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Photos Courtesy:

The Kink Shoppe. Copyright 2018

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Caff Adeus. Copyright 2018. Instagram linkhttps://instagram.com/cvffvdeus?utm_source=ig_profile_share&igshid=yoz6ylh74fdv

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NEW YEAR SEXPLORATION

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It’s the end of 2018 and it hit me , I’m going to be 35 in a few months . Previously I talked about some serious life issues, but now for some fun. Thinking back on it, I’ve pretty much brought to life anything I’ve ever wanted to do sexually. Sex is so much better in your thirties than in your twenties . People are more open with who they are, what they want, and ASK FOR IT. 

I’ll never understand couples who do not talk about what gets them off. How can you marry someone that does not turn you on, or make you orgasm? The longer you’re in a relationship the more interesting it should get. Sex is all about trust. Telling someone you like to be choked almost to the point of death isn’t exactly something you reveal on a first date. It does come out eventually. 

When talking to someone about what they like I always wonder why? I think personality  has so much to do with our sexual preference. Someone in a higher level of employment under a lot of stress often likes to be dominated. They are telling people what to do all day and don’t want to do it when they get home .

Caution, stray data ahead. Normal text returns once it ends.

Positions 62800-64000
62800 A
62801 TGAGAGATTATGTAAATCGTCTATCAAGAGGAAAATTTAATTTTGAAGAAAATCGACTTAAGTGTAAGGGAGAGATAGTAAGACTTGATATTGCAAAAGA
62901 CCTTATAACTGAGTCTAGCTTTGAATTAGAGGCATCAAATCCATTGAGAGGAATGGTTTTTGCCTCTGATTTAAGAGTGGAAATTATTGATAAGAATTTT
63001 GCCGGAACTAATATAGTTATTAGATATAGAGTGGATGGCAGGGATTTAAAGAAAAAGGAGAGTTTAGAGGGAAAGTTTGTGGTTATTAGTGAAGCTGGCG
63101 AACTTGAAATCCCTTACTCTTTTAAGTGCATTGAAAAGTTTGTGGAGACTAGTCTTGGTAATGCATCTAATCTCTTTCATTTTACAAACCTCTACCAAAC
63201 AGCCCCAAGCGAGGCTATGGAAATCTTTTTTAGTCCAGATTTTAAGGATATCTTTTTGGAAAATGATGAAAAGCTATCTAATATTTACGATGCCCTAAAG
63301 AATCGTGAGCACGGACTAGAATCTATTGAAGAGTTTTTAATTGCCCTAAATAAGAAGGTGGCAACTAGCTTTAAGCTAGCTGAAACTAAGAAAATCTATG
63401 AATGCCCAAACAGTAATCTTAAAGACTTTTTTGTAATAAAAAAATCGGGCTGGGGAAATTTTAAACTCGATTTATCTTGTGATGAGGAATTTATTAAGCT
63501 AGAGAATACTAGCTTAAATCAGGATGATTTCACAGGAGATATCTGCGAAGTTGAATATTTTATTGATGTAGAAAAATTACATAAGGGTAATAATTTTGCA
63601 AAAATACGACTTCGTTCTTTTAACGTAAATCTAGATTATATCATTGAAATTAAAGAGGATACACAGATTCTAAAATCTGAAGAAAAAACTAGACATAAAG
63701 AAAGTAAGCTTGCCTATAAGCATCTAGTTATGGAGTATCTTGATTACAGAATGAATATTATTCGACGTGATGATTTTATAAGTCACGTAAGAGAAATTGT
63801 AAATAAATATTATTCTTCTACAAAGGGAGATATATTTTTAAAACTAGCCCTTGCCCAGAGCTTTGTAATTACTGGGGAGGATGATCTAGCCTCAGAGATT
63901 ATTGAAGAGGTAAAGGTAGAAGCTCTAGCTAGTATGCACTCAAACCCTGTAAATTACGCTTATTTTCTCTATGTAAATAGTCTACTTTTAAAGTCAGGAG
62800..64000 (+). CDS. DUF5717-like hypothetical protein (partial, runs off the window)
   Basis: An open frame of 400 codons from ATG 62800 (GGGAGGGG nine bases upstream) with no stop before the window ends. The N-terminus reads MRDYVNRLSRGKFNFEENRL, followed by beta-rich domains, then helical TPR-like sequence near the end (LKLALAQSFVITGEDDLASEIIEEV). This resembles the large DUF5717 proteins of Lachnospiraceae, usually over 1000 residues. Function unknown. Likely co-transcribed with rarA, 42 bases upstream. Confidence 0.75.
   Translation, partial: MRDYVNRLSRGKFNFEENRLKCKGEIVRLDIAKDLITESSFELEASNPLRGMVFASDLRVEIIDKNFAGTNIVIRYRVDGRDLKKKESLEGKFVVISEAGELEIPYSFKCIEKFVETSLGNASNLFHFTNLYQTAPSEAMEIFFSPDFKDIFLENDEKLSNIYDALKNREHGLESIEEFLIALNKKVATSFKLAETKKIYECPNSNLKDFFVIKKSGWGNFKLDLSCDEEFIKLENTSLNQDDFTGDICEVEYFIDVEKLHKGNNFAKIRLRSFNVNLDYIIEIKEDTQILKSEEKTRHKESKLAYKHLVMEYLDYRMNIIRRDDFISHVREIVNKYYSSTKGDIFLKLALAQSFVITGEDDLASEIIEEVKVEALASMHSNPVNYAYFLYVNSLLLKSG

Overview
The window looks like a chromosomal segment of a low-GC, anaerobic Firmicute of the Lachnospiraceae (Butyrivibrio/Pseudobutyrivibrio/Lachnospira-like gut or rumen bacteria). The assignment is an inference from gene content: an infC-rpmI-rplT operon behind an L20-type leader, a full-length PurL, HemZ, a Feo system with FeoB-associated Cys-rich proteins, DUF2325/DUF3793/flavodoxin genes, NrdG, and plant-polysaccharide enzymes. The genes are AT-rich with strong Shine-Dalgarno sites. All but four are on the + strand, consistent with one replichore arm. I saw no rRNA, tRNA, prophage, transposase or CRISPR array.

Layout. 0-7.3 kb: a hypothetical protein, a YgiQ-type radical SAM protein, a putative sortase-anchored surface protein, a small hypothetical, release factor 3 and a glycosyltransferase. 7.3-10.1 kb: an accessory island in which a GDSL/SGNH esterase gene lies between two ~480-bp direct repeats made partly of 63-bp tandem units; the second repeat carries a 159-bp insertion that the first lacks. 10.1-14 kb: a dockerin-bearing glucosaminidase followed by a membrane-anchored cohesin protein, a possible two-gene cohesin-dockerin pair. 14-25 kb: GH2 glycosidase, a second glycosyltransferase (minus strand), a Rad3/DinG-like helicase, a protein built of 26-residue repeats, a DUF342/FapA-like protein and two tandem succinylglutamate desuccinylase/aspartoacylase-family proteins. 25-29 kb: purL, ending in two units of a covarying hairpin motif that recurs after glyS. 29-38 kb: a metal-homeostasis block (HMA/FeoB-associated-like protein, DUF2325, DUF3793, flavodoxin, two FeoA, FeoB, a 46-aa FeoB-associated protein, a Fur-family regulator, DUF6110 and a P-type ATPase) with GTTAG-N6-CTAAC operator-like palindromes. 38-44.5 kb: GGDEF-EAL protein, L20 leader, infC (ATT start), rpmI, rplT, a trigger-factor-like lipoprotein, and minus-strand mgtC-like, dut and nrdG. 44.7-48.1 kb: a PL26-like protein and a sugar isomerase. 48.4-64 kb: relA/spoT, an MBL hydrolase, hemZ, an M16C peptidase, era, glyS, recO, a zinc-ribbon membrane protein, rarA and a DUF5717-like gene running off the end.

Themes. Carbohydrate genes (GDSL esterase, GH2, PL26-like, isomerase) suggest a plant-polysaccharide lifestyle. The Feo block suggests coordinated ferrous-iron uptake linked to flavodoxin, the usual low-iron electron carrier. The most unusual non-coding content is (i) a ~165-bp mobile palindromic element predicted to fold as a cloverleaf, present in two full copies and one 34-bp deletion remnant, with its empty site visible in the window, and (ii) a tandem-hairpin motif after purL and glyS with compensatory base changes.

Extroverts have the try anything once attitude . They are not afraid of threesomes  , being bi-curious , sex in adventurous places,  and are playful . They communicate exactly what they want and get it. An introverts dream if they need someone to bring them out of their shell. 

The narcissist, now they are killers. They tend to have no boundaries when it comes to satisfying their own sexual needs. Even if you’re in a relationship. They will cheat and not think anything of it. Narcissistic people think the world wants to F*ck  them and take every opportunity that comes their way. Usually the good, bad, and ugly. Just because they can. 

People that can’t get out of their own head also like to be dominated, tied up , & choked. If you’re cutting off someone’s air supply, they are forced to focus in the moment and enjoy it. It also makes sensation better when they let go of the grip . 

Philadelphia is a very sexually accepting city. Some of the best places to eat are in the gayborhood . If you’re looking to dance all night you will absolutely have a good time. There are many nice adult stores that do classes and demos for interested couples trying to spice it up. Recently, I heard of a suspended bondage demonstration at KINK SHOPPE,  an upscale adult store in Old City.  Obviously, I needed to see what this was all about.  I’m not going to say I didn’t need a bit of liquid courage to get tied and hung up, but it was a lot of fun!